Rocky Mountain Park in East Atlanta offers great adventure for outdoor enthusiasts, a lake for fishing, a playground for children, cycling for all ages, 15 miles of hiking and hiking trails and historical features. Keep the family. On busy days exploring the beautiful scenery, the park has to offer hiking trails, and two popular hiking trails are hiking and cherokee hiking.
The only way to reach the top of the Rocky Mountain is by Shy Lift, a 2.1-mile 700-foot Stone Mountain Walk-Up Trail. This route passes near the Park Confederation Hall and crosses the train route and shows the park flag, where the walk begins to change altitude rapidly, where near the summit, the slopes become very steep. The surface of the paths is made up of smooth sections of rocky outcrops that show shallow pits of scenery, grass houses and pine trees. The trail is a very exciting exercise, but the wonderful views of the surrounding area and the historical carvings along the way make this effort very worthwhile. The rugged Cherokee Trail rises 5 miles from the mountains amidst a 468-foot-tall pine forest, largely due to the passage through the west-west part of the trail. Starting from the old weeping mill, the trail winds its way along a forested shoreline along Lake Kuh-e-Sang with a few spectacular views of the lake that crosses a park covered with historic park timber. After crossing the earthen dam, this route continues along the shores of Lake Vanabel with mountain views despite its huge dome reflected in the wavy lakes. After crossing Robert E. Lee Boulevard at the children’s playground, some gradual slopes begin by crossing a small waterfall and a long-standing wooden wooden chimney. Reaching the base of the mountain’s stone walls, it begins a steep slope to the stone wall to cross the footpath, where it descends from the other side and goes back to the pine forest. As the trail enters the courtyard, the Confederate carvings on the mountain are spectacular. The trail re-enters the forest to reach Grist Mill and complete the ring.
In addition to the long and arduous trails, Sang Mountain Park has several short scenic trails to enjoy. Crossing the historic bridge to the Indian Ocean, the 1-mile ring is the King’s Trail. This is a family walk with some small slopes because it crosses the forested shores of the north and east shores of Lake Stone Mountain and then returns to the parking lot from the center of the island. The nature garden path may be a short loop. 75 miles, but the area has some of the park’s best natural beauty. This route passes through an oak forest that has very easy terrain and crosses several mountain rivers with roots and rocks along the route. Along the way there are several benches with interpretive signs that identify shade-loving native plants and flowering shrubs. A milder route with some steep slopes is the 1.5-mile Muscogee Ring, named after the indigenous Indians who once occupied the area. This route starts with a slow and gradual ascent through a forest of hardwood and passes through some ditches and rolling hills before reaching the lake. The return section of the route along the shores of the lakes becomes more technical with frequent degree changes with native roots and granite covering the route. The site of the 1996 Summer Olympics for archery and cycling is now home to the Sang Park Birds. The ring path runs 1.75 miles through meadows and forests where native plants grow.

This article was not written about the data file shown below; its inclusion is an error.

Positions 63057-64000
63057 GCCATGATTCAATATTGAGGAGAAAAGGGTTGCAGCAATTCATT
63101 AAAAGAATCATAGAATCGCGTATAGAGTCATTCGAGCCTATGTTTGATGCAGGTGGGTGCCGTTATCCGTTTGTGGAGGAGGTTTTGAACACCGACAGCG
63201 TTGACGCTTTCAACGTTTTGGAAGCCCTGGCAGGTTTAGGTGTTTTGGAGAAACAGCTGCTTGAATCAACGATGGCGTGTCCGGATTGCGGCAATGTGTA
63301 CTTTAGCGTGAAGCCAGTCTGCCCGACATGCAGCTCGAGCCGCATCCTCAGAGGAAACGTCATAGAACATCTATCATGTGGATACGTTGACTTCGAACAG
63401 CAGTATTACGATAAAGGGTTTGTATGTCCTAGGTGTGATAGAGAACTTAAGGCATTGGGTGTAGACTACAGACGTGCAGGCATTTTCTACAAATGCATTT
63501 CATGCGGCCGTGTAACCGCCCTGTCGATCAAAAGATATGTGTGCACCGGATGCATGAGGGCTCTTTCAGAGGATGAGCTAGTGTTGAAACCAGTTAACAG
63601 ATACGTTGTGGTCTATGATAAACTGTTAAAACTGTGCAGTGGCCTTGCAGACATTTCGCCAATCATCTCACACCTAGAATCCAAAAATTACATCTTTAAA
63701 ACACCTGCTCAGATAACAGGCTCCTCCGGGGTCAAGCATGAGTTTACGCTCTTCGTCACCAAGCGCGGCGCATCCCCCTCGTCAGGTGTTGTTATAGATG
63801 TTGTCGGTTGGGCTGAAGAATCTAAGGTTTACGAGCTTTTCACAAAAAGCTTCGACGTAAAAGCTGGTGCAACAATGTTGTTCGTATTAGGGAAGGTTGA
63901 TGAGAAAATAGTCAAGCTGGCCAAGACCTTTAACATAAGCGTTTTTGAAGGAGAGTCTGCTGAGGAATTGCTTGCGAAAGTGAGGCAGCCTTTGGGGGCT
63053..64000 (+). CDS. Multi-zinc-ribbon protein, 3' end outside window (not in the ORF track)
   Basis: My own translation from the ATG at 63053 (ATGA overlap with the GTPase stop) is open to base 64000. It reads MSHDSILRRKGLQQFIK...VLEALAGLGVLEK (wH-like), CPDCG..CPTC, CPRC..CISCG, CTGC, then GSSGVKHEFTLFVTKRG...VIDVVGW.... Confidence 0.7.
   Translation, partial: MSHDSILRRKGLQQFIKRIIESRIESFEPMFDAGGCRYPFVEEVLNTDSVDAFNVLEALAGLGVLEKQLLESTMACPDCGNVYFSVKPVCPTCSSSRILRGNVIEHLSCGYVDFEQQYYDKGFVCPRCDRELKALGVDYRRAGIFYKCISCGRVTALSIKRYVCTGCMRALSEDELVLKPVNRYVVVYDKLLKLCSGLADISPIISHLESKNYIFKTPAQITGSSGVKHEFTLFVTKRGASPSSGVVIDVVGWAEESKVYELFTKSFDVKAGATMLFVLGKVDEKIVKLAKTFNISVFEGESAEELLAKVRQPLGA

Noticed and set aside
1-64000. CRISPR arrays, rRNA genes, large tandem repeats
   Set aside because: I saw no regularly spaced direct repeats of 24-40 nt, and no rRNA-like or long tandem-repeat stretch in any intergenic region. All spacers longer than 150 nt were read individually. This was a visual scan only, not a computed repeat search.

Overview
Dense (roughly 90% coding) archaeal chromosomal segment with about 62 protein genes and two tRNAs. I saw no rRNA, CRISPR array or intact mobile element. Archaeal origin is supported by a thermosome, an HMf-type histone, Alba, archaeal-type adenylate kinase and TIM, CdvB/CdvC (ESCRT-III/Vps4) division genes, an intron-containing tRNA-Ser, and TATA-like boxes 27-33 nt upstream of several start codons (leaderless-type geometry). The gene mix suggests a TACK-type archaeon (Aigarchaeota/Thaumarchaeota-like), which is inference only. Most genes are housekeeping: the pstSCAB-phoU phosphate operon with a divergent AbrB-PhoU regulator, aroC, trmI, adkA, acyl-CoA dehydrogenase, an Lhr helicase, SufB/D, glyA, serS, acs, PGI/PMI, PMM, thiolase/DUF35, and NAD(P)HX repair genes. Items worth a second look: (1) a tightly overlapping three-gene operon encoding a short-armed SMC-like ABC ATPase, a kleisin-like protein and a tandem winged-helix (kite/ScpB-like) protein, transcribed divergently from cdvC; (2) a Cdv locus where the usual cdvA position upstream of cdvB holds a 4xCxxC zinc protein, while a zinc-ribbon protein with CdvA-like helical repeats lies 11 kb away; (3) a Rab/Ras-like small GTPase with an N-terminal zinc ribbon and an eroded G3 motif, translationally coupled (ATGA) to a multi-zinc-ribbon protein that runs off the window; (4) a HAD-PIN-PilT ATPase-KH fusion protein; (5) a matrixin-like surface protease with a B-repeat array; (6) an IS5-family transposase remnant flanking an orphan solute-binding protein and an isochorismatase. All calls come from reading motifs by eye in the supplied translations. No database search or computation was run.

For some of the history of Stone Mountain, visit the Mining Exhibition, which is built to tell the story of an industry that took granite off the mountain to be used around the world. Over the years, more than 7.5 million cubic yards have been mined, and almost every state has granite rock formations. Over time, the exhibition explains the role of technology in the removal process. Museums and some exhibitions are now closed due to the epidemic.
The World of Coke Museum in downtown Atlanta is a great place for all ages to display the history of the Coke Company for a bit of excitement away from the Rocky Mountain Park. The 20-hectare complex spans several cross-country exhibitions, from beverage sampling from around the world to the new Scent Discovery. Sampling coke drinks from around the world can be stressful in itself because the Coke Ambassador explains the facts and details about each of the characteristics of the coke product in other countries. A person’s sense of smell is tested by guessing the origin of a variety of scents while learning to smell anatomy, from perception to perception. 3D Theater is a multi-sensory film that takes families around the world to find Coca’s secret formula. Bottle Works lets you take a closer look at the equipment and processes available at a full-size bottling plant as you learn some interesting facts about the history of coke bottling. The attic of the collection showcases the rich heritage of yesterday and the artifacts of today, along with 125 years of Kaka memories.